[from our own correspondent.] October 11, 1884. Mr Bowron gave one of his very instructive lectures at Orraondville laßt evening. Owing to the weather being unfavorable the attendance was not quite so good as the lecture deserved. Mr W. Harfcer occupied the chair and introduced the lecturer in 8 brief address, in the course of which he stated that having been written to on the subject of establishing a cheese factory here, he had come to the conclusion that if he could prevail upon Mr Bowron to lecture ou the subject in this district, it would by interesting the inhabitants of the place in the matter, greatly facilitate the establishment of the proposed industry. It was therefore by his request that Mr Bowron was. present this evening. Mr Bowron would show how their produce might be prepared for, and he (Mr Harker) hoped to be able to arrange for putting it in to the market. The chairman resumed bis seat amid continued applause. Mr Bowron then addressed the meeting at considerable length, the main points of his lecture being substantially the same .as already published in the Herald. He travelled over some new ground which concerned small bush settlements, though on iltis occasion they were intended for the benefit of Norse wood and Ormondville. He would not advise them to try cheese-making, as at present the roads were too bad, the holdings too small, and the diatriot too young. By this he did not mean to say that the age of the grass had anything to do with cheese-making, as i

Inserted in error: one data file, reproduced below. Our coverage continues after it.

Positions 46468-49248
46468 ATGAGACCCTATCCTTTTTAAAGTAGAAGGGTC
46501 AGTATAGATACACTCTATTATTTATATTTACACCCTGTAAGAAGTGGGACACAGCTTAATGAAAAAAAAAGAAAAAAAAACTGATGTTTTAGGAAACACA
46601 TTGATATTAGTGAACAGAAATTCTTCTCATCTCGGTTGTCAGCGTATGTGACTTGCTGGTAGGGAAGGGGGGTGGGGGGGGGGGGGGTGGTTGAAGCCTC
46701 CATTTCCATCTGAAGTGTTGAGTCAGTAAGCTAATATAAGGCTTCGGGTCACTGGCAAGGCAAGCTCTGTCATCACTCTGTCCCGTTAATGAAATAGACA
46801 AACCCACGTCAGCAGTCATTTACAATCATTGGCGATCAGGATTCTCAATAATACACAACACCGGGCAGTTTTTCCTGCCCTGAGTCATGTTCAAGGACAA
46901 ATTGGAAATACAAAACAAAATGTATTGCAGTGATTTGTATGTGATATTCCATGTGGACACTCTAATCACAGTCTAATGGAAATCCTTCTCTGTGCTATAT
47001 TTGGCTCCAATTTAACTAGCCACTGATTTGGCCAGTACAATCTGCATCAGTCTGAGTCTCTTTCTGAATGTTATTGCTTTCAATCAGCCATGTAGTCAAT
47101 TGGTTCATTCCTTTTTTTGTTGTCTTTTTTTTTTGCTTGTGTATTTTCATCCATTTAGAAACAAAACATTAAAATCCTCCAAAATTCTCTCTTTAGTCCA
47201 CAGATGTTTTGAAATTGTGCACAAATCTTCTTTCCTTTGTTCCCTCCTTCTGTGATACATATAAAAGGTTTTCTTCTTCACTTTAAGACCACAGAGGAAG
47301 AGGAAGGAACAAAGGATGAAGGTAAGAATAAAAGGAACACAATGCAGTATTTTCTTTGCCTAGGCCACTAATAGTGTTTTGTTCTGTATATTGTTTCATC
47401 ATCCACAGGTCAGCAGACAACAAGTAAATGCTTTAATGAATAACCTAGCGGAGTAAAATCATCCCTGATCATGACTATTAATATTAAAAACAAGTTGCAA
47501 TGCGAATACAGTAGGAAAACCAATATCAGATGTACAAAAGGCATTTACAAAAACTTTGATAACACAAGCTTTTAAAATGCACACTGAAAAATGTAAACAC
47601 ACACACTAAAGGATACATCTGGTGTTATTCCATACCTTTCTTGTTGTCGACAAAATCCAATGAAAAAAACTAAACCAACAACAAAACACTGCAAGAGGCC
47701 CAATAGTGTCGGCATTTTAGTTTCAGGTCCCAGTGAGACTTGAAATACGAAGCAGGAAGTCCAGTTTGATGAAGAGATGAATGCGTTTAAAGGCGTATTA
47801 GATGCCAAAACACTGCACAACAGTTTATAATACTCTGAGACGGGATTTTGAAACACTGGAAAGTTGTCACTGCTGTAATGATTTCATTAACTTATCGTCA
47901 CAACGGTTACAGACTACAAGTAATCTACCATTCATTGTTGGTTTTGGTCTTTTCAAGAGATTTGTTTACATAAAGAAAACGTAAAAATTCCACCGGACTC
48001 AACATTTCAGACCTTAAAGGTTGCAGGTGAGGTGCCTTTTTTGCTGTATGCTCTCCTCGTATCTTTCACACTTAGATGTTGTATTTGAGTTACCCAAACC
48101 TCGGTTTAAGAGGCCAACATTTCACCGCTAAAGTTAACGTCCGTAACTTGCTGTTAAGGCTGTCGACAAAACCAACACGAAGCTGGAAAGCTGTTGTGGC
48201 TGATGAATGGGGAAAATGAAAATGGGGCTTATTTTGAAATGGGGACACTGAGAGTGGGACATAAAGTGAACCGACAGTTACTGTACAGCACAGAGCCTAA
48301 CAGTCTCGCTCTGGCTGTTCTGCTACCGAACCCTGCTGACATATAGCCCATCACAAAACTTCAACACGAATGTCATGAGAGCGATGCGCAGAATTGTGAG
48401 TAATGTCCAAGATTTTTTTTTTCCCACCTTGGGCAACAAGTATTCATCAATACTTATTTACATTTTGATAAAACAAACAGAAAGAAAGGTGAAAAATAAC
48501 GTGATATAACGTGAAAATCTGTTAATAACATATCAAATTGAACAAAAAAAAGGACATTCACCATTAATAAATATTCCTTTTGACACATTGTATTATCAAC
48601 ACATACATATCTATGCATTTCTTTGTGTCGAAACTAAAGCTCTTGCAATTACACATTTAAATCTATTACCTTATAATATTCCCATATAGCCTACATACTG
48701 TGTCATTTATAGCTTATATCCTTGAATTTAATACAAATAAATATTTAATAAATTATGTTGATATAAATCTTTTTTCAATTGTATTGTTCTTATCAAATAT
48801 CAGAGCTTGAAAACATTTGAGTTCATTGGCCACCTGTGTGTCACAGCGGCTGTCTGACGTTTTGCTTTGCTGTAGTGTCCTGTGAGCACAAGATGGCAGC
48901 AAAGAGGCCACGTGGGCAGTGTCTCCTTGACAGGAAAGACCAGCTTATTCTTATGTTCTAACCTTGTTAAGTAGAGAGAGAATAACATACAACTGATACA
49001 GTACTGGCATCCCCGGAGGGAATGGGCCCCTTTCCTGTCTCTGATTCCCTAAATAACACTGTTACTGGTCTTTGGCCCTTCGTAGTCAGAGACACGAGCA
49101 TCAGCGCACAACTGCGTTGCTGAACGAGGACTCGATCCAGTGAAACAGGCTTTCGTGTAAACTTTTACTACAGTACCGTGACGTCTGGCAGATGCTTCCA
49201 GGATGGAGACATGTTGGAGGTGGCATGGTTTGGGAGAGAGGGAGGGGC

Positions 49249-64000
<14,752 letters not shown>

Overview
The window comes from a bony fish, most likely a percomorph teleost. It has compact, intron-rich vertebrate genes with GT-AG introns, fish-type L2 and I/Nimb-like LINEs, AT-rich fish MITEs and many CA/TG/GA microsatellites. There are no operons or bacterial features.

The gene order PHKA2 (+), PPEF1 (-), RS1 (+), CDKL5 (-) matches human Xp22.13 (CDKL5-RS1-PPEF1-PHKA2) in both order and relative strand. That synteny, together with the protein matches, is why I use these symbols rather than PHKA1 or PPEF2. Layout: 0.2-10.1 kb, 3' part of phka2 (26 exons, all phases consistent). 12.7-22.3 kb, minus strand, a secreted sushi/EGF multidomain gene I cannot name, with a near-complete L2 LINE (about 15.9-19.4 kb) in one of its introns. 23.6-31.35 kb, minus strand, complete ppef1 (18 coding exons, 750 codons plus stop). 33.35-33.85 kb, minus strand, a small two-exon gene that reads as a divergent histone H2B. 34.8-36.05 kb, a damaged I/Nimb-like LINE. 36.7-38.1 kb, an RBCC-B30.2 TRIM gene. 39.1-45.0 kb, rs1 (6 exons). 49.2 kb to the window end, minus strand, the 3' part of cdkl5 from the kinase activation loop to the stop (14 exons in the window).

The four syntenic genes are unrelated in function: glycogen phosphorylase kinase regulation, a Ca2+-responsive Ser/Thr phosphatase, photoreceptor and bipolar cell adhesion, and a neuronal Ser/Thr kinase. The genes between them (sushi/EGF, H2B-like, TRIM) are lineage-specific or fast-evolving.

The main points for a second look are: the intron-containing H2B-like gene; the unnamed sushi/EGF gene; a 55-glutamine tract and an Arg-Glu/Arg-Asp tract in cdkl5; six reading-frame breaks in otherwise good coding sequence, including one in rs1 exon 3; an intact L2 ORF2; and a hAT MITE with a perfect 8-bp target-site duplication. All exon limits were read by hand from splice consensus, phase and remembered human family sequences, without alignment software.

tho first or Becond year's grass i made quite as good cheeße aa could be I made from grass that had been laid down for many yeare. The outlay for a butter factory was small; they could have one for about £200, while it would cost about £1200 for a cheese factory. Then the cost of working would be less, one skilled map could manage twenty butter factories. If he were asked what he thought of New Zealand butter he would answer that some of it was tho worst butter in the world, although with proper mauagement it could have been made the best — aye, even the worst of it could have been made the best in the world. If a butter factory were started now, and through change of circumstances they found themselves prepared to "'carry on" a cheese factory the first outliy would not be waßted, as the building and plant could be utilised for making cheese ; they would only have to aid to what they already had in hand. The superiority of factory over hand- made butter consisted in all the butter being alike, so that by tasting the butter in one firkin you knew what the whole "lot" was, whereas in hand-made butter if you wished to taste, say 28 firkins, you would have to examine every firkin by itself. Tbe first butter factory was established in Sweden, and so great was the demand for the butter manufactured there that purchasers had often to wait for ten weeks from the date I of their ordor until their turn came to be supplied. The fact was that people in London wanted good butter, and were willing to pay a good price for it ; when they could not get it they then bought a mixture of tallow and butter, technically known as "bosh," ,some of which was made in America. that sent butter to England 'ikept the best of it for home consumption, as people in those countries liked good butter quite as well aa Englishmen did. Now if good butter was sent from New Zealand the quality of the butter would Boon become known, and it would be in demand, so that the other countries would have to eat their inferior butter and their " bosh " themselves. There wa^ only one factory in the colony that made butter ; that was at Edendale, and the contract price at which that factory Bupplied butter for a term extending over the whole of the season was one shilling and threepence per pound, those who bought the butter being quit^ content to pay that price for the ariiole He spoke in high terms of the capabilities of this country, and drew attrition to the insignificance of the colonial debt as compared with the undeveloped wealth of the colony, after which he invited questions on any subject (in connexion with the lecture) not sufficiently explained. In answer to a question from Mr Webbe, Mr Bowron said that the excessive charges for freight both on the railway and on the ocean unduly interfered with the proper development of the cheese-making industry, but he hoped that the present Government would listeu to his representations on the matter, and that shipowners would yet be brought to see the importance of foatering an industry which bid fair to assume gigantic proportions. Members of Parliament had already given their attention to the subject, and it was through a former Premier (then \Tr Whitaker) taking such an interest in this matter that he (Mr Bowron) wsb now lecturing, he having been engaged by that gentleman (who had engaged him at his own rißk) to lecture on, and assist in, the establishment of cheese and butter factories in this country. Mr A. Webbe, in a few well-chosen words, referred to his deep interest in this colony, which would be the adopted home of hia children. He would leave the practical part of the matter to business men, who would be better able to deal with the question than he was, but would (if those present would permit him to act as representative for them in tho matter) proposes vote of thanks to the lecturer and chairman in their names, After the vote had been carried, Mr Wilding made a few short, practical, and business-like remarks, advising the formation of a committee to cauyasa the district for support to the projected undertaking, and as a consequence the following gentlemen were elected as a committee:— Messrs W. Harker, J. Brabazon, R. R. Groom, J. J. Browne, O. R. Baines, G. Fothergill, H. Wilding, G. E. Sass, J. Peterson, O. Eriksen, Preacot, and Hobson. Mr F. C. Shugar was elected hon. sec.
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